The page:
Baby’s Days have fixed the Picture links on the Demo Site!

Hey readers, sorry again about the lack of blog posts this week!  Things are just so insane planning my wedding and working as a childminder; the blog will have to slow right down but there is still plenty of material to cover including a very sensitive issue with the legalities of Childminders using Baby’s Days.  I’m waiting for absolute clarity on this from The Information Commissioners Office before blogging properly but hopefully early next week I will know more.

If you are concerned about this in the interim as many seem to be on Facebook, you should read this and contact the ICO directly; note that you don’t have a contract with Baby’s Days, you accept their T&Cs.  I am more than sure if you approach Baby’s Days you will get their rose tinted view and not the actual facts to say the least, so the impartial link should help with that.

Today’s blog post is a quick one.  A while ago I posted about how individual photos were able to be viewed without any authentication by the person attempting to view them.  Baby’s Days fixed the issue whilst insisting I was a lair, but I proved the loophole was still present in the demo system in a follow up post; which you can read here.

Baby’s Days still insist that I was lying and that all individual photos required validation (which isn’t true as you can read from the comments in the blog, customers reported their photos were not individually password protected), Mark Kahl the director of Baby’s Days insists I am a liar and continues to post comments such as this in the official Baby’s Days Support Group:

Mark-Kahl-calls-me-a-bad childminder againAnyway, the reason for this blog post is because now photos on the demo do require authentication, isn’t that a bit weird.  Why has it suddenly changed?  These are the questions that Baby’s  Days customers should be asking.  Please make sure you  backup your data and don’t record data on any aspect of the system that can not be backed up.

I promise to blog later in the week, I’m going to blog about a company called Orange Moon and also about a childminder who encountered an inspector who was not so keen on Baby’s Days.  I’d also love to hear form anyone that has provided Baby’s Days with any planning records or other intellectual property over the years for another blog post I’m drafting.

Hope you all had a fab easter and that Tuesday doesn’t hurt too much!

Am I making it up?

No I am not.  It’s a fact that individual photos are able to be viewed without any authentication by the person attempting to view them. Anyone with the right information, and time, would be able to determine and view anyone’s images on the system without ever needing to log in to babysdays.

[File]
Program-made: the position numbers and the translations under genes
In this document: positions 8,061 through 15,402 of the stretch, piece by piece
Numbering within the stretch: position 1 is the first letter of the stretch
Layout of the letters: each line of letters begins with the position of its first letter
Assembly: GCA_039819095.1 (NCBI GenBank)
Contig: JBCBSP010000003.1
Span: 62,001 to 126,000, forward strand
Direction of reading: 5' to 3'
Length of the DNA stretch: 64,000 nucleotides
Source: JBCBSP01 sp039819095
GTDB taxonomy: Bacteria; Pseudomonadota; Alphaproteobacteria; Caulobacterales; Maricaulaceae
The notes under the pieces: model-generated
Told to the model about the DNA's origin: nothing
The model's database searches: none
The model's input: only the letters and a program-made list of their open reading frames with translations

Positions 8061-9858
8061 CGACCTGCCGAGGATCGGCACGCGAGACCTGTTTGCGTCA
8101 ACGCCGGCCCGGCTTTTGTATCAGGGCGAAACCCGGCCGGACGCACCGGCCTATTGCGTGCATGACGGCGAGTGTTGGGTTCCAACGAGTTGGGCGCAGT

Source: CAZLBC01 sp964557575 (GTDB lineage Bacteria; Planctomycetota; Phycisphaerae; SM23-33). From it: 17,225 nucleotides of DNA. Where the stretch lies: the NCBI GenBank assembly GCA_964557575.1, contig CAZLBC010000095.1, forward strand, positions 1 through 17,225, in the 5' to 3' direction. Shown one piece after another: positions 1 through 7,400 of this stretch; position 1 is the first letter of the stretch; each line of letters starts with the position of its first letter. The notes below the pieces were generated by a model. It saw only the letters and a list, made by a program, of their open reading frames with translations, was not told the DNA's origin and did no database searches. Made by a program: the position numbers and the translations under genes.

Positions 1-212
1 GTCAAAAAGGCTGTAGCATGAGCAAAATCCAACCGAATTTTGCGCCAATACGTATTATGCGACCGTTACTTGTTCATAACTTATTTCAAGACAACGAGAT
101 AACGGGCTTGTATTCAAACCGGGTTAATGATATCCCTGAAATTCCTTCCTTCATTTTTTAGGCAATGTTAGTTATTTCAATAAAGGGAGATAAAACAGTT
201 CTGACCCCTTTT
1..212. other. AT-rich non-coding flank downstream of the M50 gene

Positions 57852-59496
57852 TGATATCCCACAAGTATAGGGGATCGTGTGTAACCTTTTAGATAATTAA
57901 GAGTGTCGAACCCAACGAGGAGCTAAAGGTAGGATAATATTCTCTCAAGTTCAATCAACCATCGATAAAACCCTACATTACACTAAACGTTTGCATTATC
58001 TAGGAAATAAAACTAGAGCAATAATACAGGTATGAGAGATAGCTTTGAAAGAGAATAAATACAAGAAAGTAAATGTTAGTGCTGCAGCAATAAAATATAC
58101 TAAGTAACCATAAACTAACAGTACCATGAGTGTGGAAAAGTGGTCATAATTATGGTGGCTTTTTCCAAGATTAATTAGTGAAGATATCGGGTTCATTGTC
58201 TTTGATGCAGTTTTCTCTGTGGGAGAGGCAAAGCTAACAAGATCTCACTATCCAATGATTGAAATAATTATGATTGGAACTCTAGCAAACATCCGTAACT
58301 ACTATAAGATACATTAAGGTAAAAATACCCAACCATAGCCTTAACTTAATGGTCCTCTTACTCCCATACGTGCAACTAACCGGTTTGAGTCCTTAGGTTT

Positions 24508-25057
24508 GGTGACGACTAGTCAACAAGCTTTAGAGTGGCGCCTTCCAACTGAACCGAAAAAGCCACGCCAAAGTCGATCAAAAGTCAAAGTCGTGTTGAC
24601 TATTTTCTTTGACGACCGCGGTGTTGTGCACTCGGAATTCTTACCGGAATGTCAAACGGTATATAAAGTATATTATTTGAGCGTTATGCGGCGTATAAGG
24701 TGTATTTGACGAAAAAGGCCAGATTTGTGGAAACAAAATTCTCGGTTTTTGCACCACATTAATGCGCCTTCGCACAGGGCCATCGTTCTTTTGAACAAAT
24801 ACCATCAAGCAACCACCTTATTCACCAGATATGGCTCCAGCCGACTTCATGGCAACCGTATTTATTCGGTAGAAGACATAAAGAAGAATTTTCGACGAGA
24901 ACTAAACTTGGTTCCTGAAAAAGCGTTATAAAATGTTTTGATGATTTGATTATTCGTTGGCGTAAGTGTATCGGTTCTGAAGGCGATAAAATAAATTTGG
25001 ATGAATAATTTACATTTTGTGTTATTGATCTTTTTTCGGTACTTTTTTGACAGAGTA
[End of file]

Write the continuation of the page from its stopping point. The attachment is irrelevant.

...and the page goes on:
This is a short simple post.  Apparently I am making this all up (so the parent that noticed it and the email Sys IQ sent him doesn’t exist then?) and there is no problem with the photos.  I will be posting in more detail tomorrow night but for now, do this if you are a Baby’s Days user and you think I’m on a Witch Hunt you can try the following and see for yourself.

Go to a photo in your diary section.

Right click your mouse button.

You will see something that says something like, “copy image URL”.  Copy the URL into Notepad or Word or similar.


Log out of Baby’s Days.

Paste the URL back into your browser (ie. Firefox or Chrome) and it will load the photo.  You will be able to see the photo even though you are not logged into baby’s days.

With some manipulation of the URL some people will be able to navigate to other children’s photos.  (The following was added at 23.41 on the 18th Feb after a few messages from people still confused)  The parent who informed me of this is using a Baby’s Days system that has the directory listing feature of Apache turned on.  This enables people to navigate through the directory structure of all images if they have one URL.  Hopefully this makes more sense?

Parents have the URL for their own children’s photos so they already know the URL for their own child’s photo.  Even if the directory feature is turned off, a parent can still gain access; they would need to alter the URL to access a different child’s photo.  That’s why a parent made this discovery, not just a random person (Thankfully!)  If you wanted you could write a computer programme to generate all the possible URL combinations and you would have access to every photo.  It’s not a simple as changing a digit there and here, the URL includes a JPG name that is random and also possibly a time and date stamp.  It wouldn’t be very easy to guess it, but it is possible.  Each individual photo should really be password protected.